This recipe is taken from one of my very favourite Indian cookbooks, Mrs. K.M. Mathew’s Flavours of the Spice Coast. A classic, published in 2002 by Penguin India, though written/compiled over a long period of time before that, it contains a large number of recipes, non-vegetarian and vegetarian, from Kerala. I regard it with the same kind of affection I have for my copy of Marcella Hazan’s Essentials of Classic Italian Cooking, and it is the only other cookbook on my shelves that I’ve thumbed through as often. That’s not to say that the two books are equivalent. For one thing, Flavours of the Spice Coast is not quite as comprehensive in its coverage of recipes. For another, it contains far less additional information on the recipes themselves (unlike in Vijayan’s The Essential Kerala Cookbook, you will not be told which community a particular recipe comes from). And finally, the recipes are not always terribly precise—you will sometimes get the feeling that a step or two might have been omitted or misheard in the transcription. Here’s the kicker though: every recipe I’ve made from this book has been dynamite. Buy it now, before going on to read the rest of this post; you won’t regret it.
Though this is Mrs. Mathew’s best-known English language cookbook, she was far from a first-time writer when it appeared. Her first recipe appeared in the pages of Malayala Manorama in 1953 and she had published more than twenty cookbooks prior to this one. That recipe, for mutton, was one of the earliest to appear in print in Kerala and it inaugurated a career in which Mrs. Mathew both inspired and taught generations of home cooks in Kerala and popularized the cuisine in kitchens beyond Kerala. She was also a journalist of some note. She was the founder editor of Vanitha, one of the leading women’s magazines in India, and won a number of major awards for her journalism. She was truly one of the most important figures in Kerala society in the second half of the twentieth century (she passed away in 2003 at the age of 81), her influence extending far beyond the world of food. You can’t say that of too many famous cookbook writers.
The recipe I have today from Flavours of the Spice Coast is one of our family favourites. In the book it is listed as “Spicy Curried Dumplings”; I’m calling it a meatball curry. It is a bit fussy but the fuss is so worth it. Make it once and it will become part of your repertoire as well. I have rewritten an aspect of the ingredients list: it is one of the idiosyncrasies of Mrs. Mathew’s book that she uses not just teaspoons as measures but also dessertspoons—this despite the fact that a dessertspoon is listed as being equivalent to two teaspoons in the back of the book; I have recast everything into teaspoons. The language of the “Preparation” section, and the notes are entirely mine.
For the meatballs (more or less)
- 1 lb minced meat; goat is ideal, beef will be fine too
- 1 tspn hot chilli powder
- 4 tspns coriander powder
- 1/2 tspn turmeric powder
- 1/4 tspn ground pepper
- 1/4 tspn cumin seed
- 2″ piece of cinnamon/cassia bark
- 2 green cardamom pods
- 1/2 tspn aniseed or fennel seeds
- 4 tspns minced shallots
- 1 tspn minced Thai chillies
- 1 tspn chopped ginger
- 1 tspn chopped garlic
Grind everything from the chilli powder to the aniseed to a fine powder; set two tspns of the ground spices aside for the meatballs and reserve the rest for use in the gravy.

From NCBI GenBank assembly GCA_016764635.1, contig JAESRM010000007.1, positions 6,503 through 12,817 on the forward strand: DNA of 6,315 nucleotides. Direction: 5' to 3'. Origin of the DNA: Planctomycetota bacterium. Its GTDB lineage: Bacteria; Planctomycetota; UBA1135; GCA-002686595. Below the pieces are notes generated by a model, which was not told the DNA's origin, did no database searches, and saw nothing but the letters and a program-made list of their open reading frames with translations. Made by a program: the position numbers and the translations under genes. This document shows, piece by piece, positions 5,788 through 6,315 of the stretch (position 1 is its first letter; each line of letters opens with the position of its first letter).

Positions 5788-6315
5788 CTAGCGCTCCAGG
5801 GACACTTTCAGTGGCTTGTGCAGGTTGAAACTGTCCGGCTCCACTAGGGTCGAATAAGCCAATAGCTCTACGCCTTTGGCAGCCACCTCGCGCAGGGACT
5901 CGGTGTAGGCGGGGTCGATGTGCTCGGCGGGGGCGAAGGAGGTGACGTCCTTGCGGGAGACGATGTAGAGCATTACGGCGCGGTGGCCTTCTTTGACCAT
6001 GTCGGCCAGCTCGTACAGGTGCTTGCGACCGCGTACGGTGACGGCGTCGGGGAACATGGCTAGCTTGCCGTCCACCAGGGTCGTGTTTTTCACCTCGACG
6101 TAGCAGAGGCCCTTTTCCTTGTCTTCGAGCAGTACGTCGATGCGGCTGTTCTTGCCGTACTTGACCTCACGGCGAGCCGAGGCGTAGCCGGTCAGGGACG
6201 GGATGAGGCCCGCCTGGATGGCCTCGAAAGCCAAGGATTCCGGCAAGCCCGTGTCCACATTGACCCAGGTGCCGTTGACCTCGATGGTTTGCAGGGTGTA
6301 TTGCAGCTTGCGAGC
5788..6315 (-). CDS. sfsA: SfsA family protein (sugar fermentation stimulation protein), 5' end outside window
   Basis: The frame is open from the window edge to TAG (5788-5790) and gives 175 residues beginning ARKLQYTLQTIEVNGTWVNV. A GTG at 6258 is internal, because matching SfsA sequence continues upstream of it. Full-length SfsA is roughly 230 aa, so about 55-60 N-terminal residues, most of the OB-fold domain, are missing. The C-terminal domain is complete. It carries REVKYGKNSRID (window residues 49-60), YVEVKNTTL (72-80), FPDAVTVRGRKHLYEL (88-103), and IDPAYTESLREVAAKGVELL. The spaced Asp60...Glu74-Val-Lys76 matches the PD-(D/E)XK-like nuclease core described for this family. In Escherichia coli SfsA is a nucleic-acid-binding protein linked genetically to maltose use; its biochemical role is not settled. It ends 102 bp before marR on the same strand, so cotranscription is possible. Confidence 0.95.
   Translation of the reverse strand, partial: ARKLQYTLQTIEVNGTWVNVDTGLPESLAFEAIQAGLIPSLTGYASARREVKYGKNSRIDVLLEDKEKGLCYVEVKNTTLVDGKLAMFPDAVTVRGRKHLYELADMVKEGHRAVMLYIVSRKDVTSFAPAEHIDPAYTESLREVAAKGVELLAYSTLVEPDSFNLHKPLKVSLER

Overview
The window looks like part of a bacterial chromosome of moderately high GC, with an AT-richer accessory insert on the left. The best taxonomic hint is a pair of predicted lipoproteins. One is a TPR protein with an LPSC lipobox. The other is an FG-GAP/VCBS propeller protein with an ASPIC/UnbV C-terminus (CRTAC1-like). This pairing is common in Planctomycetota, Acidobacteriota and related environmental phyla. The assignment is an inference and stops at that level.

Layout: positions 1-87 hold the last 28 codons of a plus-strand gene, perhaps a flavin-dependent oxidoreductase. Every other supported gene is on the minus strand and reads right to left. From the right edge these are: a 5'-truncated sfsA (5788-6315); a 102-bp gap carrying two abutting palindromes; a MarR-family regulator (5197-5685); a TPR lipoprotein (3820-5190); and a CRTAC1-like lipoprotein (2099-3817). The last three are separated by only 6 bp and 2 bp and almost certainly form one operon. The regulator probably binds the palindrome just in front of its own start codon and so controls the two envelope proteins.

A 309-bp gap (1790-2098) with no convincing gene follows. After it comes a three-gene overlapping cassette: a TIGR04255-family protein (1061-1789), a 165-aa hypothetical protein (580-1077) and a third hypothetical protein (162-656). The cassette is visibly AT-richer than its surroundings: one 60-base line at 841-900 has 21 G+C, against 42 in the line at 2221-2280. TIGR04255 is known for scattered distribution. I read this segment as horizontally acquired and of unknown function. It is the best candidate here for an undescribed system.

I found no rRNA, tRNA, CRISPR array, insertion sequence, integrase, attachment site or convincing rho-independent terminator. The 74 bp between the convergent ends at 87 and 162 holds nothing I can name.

For the gravy
- 1/4 cup sliced onion
- 1/4 tspn sliced garlic
- 1 tspn julienned ginger
- 4 Thai chilies, slit lengthwise
- 2 tspns vinegar
- One large sprig’s worth of curry leaves
- 2 cups of coconut milk (see Notes)
- Vegetable oil
- Mix the ground meat with two teaspoons of powdered spices and the minced shallots and chillies and chopped ginger and garlic from the first part of the ingredients list. Shape into 12-14 meatballs and set aside on a plate.
- Heat the oil in a pan that will be able to take all the meatballs in one layer and saute together the onions, garlic, ginger and chillies from the second part of the ingredients list.
- When the onions begin to brown add the rest of the powdered spices from the first part of the ingredients list. Mix
and saute well over medium heat for 2-3 minutes, stirring constantly so the spices do not scorch.
- Add the coconut milk, the vinegar, the salt and the curry leaves.
- As the gravy comes to a boil, gently add the meatballs.
- Shake the pan from time to time to roll the meatballs evenly in the gravy and cook over medium-low heat till the gravy has thickened and the meatballs are done (15-20 minutes).
- Serve with rice.
- The recipe calls for 2 cups of thin coconut milk and 1/2 cup of thick coconut milk. Unless you are an expert at extracting your own coconut milk this is not going to be terribly pertinent. If you do extract your own coconut milk you should add the 2 cups of thin coconut milk in the fourth step and add the 1/2 cup of thick coconut milk right before taking it off the heat (you’d add the thick coconut milk after the gravy has reduced, bring
everything to a boil and take it off the heat). Me, I just use two 250 ml boxes of my favourite Aroy-D 100% coconut milk and add it all at once. If you want to follow the original please keep in mind that it uses the 225 ml cup measure.
- Don’t pack the meatballs too tightly as you shape them.
- You can make this more or less spicy by using a hot or mild chilli powder or by using milder green chillies. We like it very hot though as it works really well with the tang from the vinegar and the mellowing coconut milk.
- By the way, for a super-hot variation you can just leave the coconut milk out completely and add 1.5 cups of water instead. If you do this cook it covered so the water doesn’t completely evaporate before the meatballs are done.
This recipe sounds so good that I’m tempted to buy the cookbook it’s from.
I recommend both very highly.